This animation portrays the flow of atmospheric water vapor around the world. Water vapor is the most abundant greenhouse gas, but importantly, it acts as a feedback to the climate (see NASA )
NASA uses the vantage point of space to increase our understanding of
our home planet, improve lives, and safeguard our future.
new ways to observe and study Earth's interconnected natural systems
with long-term data records.
The agency freely shares this unique
knowledge and works with institutions around the world to gain new
insights into how our planet is changing.
The Tanmen people call their navigation log of the South China Sea “Genglubu”, which means the “Road Book”. There are numerous versions of the Genglubu, and it contains centuries of hard-won experience. Every island and its surrounding conditions are clearly described. Chinese experts believe the navigation logs are clear evidence that Chinese fishermen were the first explorers in the South China Sea. The people of Tanmen have been fishing in the South China Sea for generations. Tanmen is a very small fishing town, which has become well known as its residents work on China ‘s maritime frontier. (CCTV America)
One of the challenges for the Chinese government is the growing tensions in the South China Sea. China has proposed resolution through dialogue to its neighbors, but territorial disputes continue to arise. Today’s fishermen not only face the perils of the open sea, but also the danger of an encounter with a foreign patrol boat.
Little boats with noisy engines puttered purposefully down the river
and out toward the South China Sea.
Big vessels — ships, really, with
three or four decks, and heavy equipment — lay tied up close to the
crowded town, looming over the low buildings along the bank.
workhorse of the sea — high-bowed, about 40 feet long, wheelhouse astern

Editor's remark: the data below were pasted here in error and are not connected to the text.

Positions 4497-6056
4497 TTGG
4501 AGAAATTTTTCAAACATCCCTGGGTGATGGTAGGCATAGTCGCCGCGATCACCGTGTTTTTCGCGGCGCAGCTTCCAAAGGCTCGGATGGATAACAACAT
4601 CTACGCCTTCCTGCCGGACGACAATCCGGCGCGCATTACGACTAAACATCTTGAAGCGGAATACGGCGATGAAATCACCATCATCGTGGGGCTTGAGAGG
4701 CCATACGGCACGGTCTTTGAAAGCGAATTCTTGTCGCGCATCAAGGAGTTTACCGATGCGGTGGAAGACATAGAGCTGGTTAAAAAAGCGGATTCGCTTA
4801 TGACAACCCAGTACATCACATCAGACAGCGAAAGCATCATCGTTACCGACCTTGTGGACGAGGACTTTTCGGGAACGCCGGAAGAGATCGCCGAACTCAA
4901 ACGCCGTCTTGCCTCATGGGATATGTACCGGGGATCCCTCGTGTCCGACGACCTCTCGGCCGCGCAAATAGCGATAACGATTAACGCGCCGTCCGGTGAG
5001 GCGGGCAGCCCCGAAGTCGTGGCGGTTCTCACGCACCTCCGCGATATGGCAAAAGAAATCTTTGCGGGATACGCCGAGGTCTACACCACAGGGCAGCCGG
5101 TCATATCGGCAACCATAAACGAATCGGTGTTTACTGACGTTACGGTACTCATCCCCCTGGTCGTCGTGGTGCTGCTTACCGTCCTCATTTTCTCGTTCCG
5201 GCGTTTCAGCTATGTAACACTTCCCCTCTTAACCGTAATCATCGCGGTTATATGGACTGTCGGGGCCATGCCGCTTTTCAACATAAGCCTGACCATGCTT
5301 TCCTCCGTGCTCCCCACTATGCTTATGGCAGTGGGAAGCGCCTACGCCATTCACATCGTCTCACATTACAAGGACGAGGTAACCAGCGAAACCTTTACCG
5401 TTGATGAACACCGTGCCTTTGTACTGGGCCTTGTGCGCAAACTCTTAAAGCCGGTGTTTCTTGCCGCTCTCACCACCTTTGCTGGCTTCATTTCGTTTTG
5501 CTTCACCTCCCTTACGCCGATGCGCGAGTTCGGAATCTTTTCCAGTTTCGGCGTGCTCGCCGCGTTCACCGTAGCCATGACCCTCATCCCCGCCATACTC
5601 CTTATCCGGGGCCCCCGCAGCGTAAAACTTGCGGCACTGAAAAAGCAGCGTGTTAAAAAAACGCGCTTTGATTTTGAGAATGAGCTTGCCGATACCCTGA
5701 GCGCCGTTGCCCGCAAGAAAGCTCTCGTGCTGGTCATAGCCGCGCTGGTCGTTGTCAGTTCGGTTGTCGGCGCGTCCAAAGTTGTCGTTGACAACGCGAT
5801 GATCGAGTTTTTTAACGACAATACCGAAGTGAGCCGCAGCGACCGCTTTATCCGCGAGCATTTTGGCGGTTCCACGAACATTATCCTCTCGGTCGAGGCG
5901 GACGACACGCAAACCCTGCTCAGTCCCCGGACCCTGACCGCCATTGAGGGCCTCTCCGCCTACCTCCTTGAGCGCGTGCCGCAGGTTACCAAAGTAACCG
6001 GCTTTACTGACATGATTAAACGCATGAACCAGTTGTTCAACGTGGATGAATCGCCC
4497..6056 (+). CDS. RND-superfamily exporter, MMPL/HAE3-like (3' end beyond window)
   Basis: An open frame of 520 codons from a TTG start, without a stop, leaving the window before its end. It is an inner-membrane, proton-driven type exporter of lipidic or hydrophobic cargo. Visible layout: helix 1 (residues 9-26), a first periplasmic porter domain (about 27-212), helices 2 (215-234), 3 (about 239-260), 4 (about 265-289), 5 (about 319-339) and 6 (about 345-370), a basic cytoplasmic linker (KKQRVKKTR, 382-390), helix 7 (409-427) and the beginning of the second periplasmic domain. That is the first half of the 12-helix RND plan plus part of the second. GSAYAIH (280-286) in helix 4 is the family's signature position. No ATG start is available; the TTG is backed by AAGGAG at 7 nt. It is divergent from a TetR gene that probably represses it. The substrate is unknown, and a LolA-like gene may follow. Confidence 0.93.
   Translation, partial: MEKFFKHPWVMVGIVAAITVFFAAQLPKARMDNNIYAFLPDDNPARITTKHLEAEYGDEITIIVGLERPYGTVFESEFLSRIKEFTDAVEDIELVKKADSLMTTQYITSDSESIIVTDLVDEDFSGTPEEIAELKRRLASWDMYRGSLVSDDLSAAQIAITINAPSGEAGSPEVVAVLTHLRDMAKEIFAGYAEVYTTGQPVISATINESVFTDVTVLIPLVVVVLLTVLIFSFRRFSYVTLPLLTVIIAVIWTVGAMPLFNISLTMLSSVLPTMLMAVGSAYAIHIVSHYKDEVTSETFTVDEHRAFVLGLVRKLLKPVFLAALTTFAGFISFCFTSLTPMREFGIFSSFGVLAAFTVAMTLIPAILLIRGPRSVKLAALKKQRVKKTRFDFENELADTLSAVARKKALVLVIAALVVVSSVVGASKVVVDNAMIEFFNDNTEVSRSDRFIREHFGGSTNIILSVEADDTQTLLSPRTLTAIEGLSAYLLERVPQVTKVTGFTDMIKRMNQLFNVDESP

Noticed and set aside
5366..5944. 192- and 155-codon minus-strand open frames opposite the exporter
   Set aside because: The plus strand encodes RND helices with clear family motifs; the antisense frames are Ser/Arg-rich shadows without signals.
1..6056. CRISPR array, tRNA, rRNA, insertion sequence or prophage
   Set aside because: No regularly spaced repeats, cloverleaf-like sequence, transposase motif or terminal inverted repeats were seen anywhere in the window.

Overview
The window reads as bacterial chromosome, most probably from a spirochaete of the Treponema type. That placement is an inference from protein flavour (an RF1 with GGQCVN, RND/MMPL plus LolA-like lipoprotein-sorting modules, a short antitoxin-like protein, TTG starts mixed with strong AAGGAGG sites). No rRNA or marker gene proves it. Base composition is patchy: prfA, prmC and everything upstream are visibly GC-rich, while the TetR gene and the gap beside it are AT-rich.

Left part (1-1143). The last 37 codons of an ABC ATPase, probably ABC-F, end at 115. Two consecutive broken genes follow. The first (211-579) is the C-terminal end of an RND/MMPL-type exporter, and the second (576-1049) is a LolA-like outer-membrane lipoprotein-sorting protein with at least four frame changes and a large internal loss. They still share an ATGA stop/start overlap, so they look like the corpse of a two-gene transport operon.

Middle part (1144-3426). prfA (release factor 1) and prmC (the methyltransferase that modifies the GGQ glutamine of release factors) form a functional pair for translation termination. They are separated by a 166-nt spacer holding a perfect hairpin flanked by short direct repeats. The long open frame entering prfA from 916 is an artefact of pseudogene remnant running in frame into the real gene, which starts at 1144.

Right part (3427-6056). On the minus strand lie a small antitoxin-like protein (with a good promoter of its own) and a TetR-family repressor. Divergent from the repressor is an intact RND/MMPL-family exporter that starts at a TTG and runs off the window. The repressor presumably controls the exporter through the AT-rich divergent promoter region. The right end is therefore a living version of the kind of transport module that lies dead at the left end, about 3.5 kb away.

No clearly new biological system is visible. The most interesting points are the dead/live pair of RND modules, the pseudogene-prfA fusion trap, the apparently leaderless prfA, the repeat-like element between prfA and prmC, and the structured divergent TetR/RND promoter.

— slipped by.
It was heading out for a week, or more likely a couple of
weeks, on the open water.
Crewmen, stripped to the waist, lathered up
and washed from a barrel of water on deck as their trip began.
cleared the last bulkhead and then let loose with dozens of firecrackers
that hung in strings over the sides.
We had arrived by bus:
fifteen reporters from a dozen countries, on a tour arranged by the
East-West Center of Hawaii.
We were in Tanmen, on the island of Hainan,
at the northern approaches to the South China Sea, to talk with
fishermen. We were not going from boat to boat looking for someone with
tales to tell.
Our local escorts had arranged a meeting on the paved
walkway along the south bank of the river.
A delegation of retired
fishermen was there to receive us and tell us about their livelihoods.
and its neighbors are quarreling over the South China Sea, and
fishermen play a role in that. Chinese coast guard boats have been driving Philippine and Vietnamese fishing boats away from reefs and fishing grounds that China now claims control of.
We were here to get the Chinese water-level perspective.
Cheng Feng is 80, retired now for 11 years.
At first, after the
firecracker display died down, he was the most talkative.
He said he
didn't meet fishermen from other countries very often in the old days
when he was out at sea, before the surrounding countries' territorial
claims began to be taken seriously, because their boats were smaller
than the Chinese boats, and, frankly, their skills weren't as high.
sea, he said, was China's traditional fishing ground.
"fishermen have been fishing in the South China Sea for many, many
generations," he said.
"These are our own waters, just as natural as a
farmer going to his field."
We asked him about the past.
What was it like before the Communists came
to power in 1949, or even during the war, when he was a boy and his
father was a fisherman?
He didn't have much to say; nothing special,
nobody talked about it.
Wu Shujin, 79, Mai Yunxiu, 79, and Huang Qinghe, 82, listened in,
added a word here and there. They had all been captains.
They had fished
for wrasse, grouper and mackerel.
They dried their catch on board or
sold it to a buyer's boat that would take it back to shore.
get much help from the government
(Younger men standing nearby disputed
Then Lu Yuyong suddenly appeared.
He's 51, still active
on a boat.
He took over the conversation.
"The life on a boat is very
tough," he said.
Lu Yuyong, 51, looks up from a chart of the South China Sea on which he has placed a traditional Chinese compass. (Will Englund/The Washington Post)
He brought out a pink plastic bag and unwrapped